Shanghai fingers crossed for reopening COVID
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Shanghai fingers crossed for reopening COVID

The Chinese metropolis of Shanghai pushed further towards a gradual reopening after two months of tightened COVID-19 lockdown, while the capital Beijing maintained curbs that have drastically curtailed movement even as the number of cases fell.

Shanghai fingers crossed for reopening COVID

Shanghai essentially wants to end the lockdown from Wednesday. Over the past week, more people have been allowed to leave their homes, and businesses have been allowed to reopen. However, most residents are largely confined to their residential complexes, and most shops are restricted to making deliveries.

Shanghai officials urged continued vigilance on Saturday, even as most of its 25 million residents live in areas with the lowest “prevention” risk category.

“Wear masks in public, avoid gatherings, and maintain social distancing,” Zhao Dandan, deputy director of the Shanghai Municipal Health Commission, told a daily news conference.

Videos on social media showed Friday night revelers, including many foreigners drinking and dancing in the city, interrupted by police ordering them to go home.

Another video showed a group on the street singing an emotional anthem called Tomorrow will be better. The police arrive and let the song end before asking them to go home, prompting online praise for showing restraint.

The two-month lockdown of China’s largest and most cosmopolitan city has left residents frustrated and outraged, hundreds of thousands of whom have been quarantined in often-crowded central facilities. Many residents struggled to access adequate food or medical care during the early weeks.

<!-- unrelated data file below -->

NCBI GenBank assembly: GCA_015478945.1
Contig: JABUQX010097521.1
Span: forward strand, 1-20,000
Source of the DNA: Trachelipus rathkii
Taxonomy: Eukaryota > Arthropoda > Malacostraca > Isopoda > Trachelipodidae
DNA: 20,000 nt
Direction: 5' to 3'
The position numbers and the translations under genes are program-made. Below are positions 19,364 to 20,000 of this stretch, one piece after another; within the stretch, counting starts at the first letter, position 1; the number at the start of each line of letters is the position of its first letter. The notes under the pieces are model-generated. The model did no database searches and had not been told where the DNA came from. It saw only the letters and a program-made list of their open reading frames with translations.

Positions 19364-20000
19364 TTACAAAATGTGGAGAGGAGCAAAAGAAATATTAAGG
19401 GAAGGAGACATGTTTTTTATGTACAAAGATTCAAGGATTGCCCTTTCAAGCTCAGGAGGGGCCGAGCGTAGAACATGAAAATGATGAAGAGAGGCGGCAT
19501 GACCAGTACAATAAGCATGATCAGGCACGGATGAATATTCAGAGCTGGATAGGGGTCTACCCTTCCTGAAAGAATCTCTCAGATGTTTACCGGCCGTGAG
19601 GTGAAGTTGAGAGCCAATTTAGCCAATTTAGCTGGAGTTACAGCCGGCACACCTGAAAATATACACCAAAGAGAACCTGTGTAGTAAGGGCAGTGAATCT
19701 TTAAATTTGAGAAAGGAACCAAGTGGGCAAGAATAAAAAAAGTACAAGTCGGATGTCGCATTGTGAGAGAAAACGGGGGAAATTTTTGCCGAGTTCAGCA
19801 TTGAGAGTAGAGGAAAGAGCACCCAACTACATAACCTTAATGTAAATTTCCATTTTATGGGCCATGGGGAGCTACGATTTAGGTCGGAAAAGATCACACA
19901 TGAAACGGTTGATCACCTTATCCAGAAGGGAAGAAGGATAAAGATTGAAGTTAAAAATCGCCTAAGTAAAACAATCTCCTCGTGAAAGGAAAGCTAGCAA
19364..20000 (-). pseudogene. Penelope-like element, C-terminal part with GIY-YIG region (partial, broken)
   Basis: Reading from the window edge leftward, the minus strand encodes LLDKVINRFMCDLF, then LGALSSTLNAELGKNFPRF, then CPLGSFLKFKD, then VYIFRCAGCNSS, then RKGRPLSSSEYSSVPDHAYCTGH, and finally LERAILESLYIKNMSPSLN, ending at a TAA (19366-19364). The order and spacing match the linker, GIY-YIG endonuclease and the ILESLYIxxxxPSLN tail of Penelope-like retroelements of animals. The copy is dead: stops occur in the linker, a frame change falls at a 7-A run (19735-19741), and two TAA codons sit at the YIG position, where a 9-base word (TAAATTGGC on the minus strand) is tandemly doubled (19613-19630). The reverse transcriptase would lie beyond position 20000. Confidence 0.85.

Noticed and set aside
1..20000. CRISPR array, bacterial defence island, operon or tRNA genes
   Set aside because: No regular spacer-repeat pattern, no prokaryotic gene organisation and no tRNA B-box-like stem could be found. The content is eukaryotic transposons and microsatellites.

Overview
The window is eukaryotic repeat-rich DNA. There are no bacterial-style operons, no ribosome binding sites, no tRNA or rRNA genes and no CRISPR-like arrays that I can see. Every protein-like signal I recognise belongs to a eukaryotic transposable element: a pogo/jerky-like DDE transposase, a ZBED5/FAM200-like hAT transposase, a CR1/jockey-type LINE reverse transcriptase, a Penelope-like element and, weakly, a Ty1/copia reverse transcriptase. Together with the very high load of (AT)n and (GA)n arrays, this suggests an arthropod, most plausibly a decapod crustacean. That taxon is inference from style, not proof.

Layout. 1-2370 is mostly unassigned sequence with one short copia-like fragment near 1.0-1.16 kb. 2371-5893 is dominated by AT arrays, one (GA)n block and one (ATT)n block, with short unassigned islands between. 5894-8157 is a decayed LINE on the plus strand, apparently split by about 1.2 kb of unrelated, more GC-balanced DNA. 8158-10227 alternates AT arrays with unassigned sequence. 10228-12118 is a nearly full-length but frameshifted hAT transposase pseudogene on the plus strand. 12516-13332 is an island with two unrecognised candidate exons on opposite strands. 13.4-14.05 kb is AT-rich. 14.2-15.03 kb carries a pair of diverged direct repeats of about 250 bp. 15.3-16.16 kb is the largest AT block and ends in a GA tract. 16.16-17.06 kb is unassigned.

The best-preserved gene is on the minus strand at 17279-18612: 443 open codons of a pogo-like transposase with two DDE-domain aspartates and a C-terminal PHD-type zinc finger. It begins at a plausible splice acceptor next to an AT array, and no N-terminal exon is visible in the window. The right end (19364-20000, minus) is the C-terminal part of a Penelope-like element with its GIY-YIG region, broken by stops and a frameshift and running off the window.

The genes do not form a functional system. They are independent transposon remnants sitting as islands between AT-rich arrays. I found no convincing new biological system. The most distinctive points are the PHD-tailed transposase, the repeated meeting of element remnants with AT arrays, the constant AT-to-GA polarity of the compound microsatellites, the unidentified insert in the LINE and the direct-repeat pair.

As the nationwide number of cases improves, China’s strict adherence to zero COVID has devastated the world’s second-largest economy and turned global supply chains upside down. †

The economic impact was clear from data released Friday showing industrial profits fell 8.5 percent in April, the fastest decline in two years, with high commodity prices and supply chain chaos caused by COVID-19 pushing margins below. Pressurizes and disrupts factories.

China’s approach, which Beijing says is necessary to save lives and prevent the health system from being overwhelmed, is being tested by the elusive Omicron variant. On the other hand, much of the world is trying to carry on with normal life despite the ongoing spread of the coronavirus.

The conflict between overcoming the spread of COVID and sustaining the economy is happening in a politically sensitive year, with Mr. Xi expected to win an unprecedented third term of leadership at a ruling Communist Party congress later this year.

At an emergency meeting on Wednesday, Prime Minister Li Keqiang acknowledged weak growth and said economic difficulties were worse than in 2020 after China was initially hit by COVID-19. His comments raised market expectations for further measures to support the economy.

On Friday, the Fengxian district in the suburbs of Shanghai canceled a requirement for residents to have a pass to go out.

The state-run Shanghai Securities News reported modest steps to return the financial sector to normal. The more than 10,000 bankers and traders who have lived and worked in their offices since the start of the lockdown gradually returning home.

China reported 362 daily coronavirus cases on Saturday, up from 444 a day earlier. In Beijing, much of which was under strict thresholds this month, new infections fell from 29 to 24 on Friday.